Three local men lost their lives in France on 28th April 1917 – Private Albert Cooper, 2nd/5th Battalion, Royal Warwickshire Regiment; Private Fred Bernard Pardington, Royal Marine Light Infantry; and Private Alfred Smith, 11th Battalion, Royal Warwickshire Regiment.
Albert Cooper was born in Hockley Heath in 1887 and was the second of the eight children (six sons, two daughters) born to parents William (a farm labourer) and Ann Marie (née Gregory) who had married at St Giles’ Church, Packwood in 1884. Sometime between 1885 and 1887 the family moved from Packwood to Sadler’s Wells, Hockley Heath. By 1898, they had moved to Copt Heath, Solihull and, in 1901, were living in Widney Lane.
Parents William and Ann Marie were still in Widney Lane in 1911, living with two of their younger children -Frederick William (born 1898) and Rose Annie (1900-1972). Two of their eight children had died as infants – William Henry (1892-1894), and Alice Elizabeth (born and died 1894).
The three older children had left home – we don’t know where Ernest Alfred (1885-1972) or Albert were living in 1911, although their brother Walter William (1890-1981) was living in Hockley Heath, and working as a waggoner at a timber yard. Youngest child, Sydney William (1901-1945), was also away from the family home on census night in 1911.
Albert married Dora Emily Douglas in the Solihull district early in 1914. Dora was previously a domestic servant, and appears to have been living in Solihull Workhouse in 1911. By the time Albert enlisted in the Army, they were living in Shirley. After Albert’s death, Dora remarried and seems to have continued to live in Shirley. She married William Massey between July-September 1917 and, in 1939, they were recorded as living in Longmore Road.
Albert is buried at Savy British Cemetery, France. He is also commemorated locally on war memorials at Shirley and Solihull.
Fred Bernard Pardington was born on 26th January 1897 and baptised at St Thomas’s Church, Nuthurst-cum-Hockley-Heath. His father, George (1866-1941), was the local postman and he married Annie Morrall in the Solihull district in 1889. Fred was the fourth of their six children (three sons, three daughters).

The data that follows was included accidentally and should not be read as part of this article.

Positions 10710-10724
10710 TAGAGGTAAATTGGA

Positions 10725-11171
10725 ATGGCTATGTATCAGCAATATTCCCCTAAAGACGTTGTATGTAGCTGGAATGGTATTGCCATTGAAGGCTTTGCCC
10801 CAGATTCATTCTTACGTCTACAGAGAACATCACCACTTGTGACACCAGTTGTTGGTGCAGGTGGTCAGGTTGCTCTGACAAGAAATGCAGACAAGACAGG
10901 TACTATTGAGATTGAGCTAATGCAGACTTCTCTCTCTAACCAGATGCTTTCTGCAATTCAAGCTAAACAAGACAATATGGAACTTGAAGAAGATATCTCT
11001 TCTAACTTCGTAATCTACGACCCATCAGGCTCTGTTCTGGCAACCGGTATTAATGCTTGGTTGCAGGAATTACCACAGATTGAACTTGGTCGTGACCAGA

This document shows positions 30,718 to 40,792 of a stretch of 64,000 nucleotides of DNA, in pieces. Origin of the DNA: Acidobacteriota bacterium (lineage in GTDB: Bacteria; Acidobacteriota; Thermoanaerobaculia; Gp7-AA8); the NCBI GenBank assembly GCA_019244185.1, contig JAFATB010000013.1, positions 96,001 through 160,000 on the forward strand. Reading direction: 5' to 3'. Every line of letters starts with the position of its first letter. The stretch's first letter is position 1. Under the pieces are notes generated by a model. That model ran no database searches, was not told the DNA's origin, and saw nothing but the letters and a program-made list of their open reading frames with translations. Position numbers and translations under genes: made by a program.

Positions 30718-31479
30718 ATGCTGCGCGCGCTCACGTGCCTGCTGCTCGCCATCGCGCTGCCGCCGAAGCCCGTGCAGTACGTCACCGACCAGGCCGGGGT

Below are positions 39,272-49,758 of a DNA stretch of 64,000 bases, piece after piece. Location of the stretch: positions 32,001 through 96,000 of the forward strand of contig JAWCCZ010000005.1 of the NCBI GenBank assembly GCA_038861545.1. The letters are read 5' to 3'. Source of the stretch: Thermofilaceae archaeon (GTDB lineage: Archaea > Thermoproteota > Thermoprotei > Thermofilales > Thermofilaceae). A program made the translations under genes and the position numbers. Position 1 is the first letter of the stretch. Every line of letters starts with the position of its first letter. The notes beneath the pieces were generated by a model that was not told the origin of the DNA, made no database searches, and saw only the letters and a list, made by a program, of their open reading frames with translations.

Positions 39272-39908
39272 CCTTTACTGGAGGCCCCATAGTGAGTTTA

Fred enlisted at Knowle on 26th February 1916 and transferred to the Royal Marines Light Infantry in October 1916. He was posted as missing, presumed dead, on 28th April 1917. He has no known grave, and is commemorated on the Arras Memorial. He is commemorated locally on the village war memorial at Hockley Heath, and on the roll of honour in St Thomas’s Church.
Fred’s mother, Annie, died in 1929 and it seems that Fred’s eldest sister, former domestic servant, Mabel Annie, then looked after their widowed father until his death, aged 74, in 1941. Mabel married James Hooker in 1947, and died in Birmingham in 1978, aged 85. Her two sisters, Beatrice Ethel (1902-1982) and Doris Emily (1910-1984), also lived until their 70s/80s, whilst their remaining two brothers, Ernest George (1896-1954) and Arthur Wilfred (1899-1965) died relatively young.
Also commemorated on the Arras Memorial is Alfred Smith, who was born in Kingswood, Lapworth on 25th April 1881 and baptised at Lapworth parish church on 10th June 1881. He was the only son of parents William (a railway platelayer) and Elizabeth (née Jakeman), a dressmaker, who had married in Coventry in 1875. They also had a daughter, May, born in 1878.
By 1901, 19-year-old Alfred was working as a carpenter, but he had changed jobs by 1911, when he was recorded as a domestic gardener in Rowington Green. He had married Mary Ann Edwards at Rowington on 29th July 1906, and their daughter, Lucy, who appears to have been an only child, was born in 1908.
We don’t know when Alfred enlisted, but he doesn’t seem to have seen overseas service before 1917. He was killed during the Battle of Arleux (28th-29th April) when the 11th Battalion lost the two officers and most of the senior NCOs who had been leading B and D companies. The Battalion War Diary lists the casualties as:
- 2 officers killed, 8 wounded, 1 missing;
- 37 other ranks killed or died of wounds
- 192 wounded (three of the wounded were shell-shocked and six were suffering from the effects of gas)
- 59 missing
Alfred Smith is commemorated locally on war memorials at Hockley Heath and Lapworth. The booklet Lest we forget by Peter A J Hill also notes that Alfred is commemorated on his wife’s gravestone at Lapworth:
IN MEMORY OF / MARY ANN SMITH 1879-1959 / ALSO HER HUSBAND / ALFRED SMITH / KILLED IN ACTION 1916 [sic].
If you have any further information about any of these men, please let us know.
Heritage & Local Studies Librarian
tel.: 0121 704 6977
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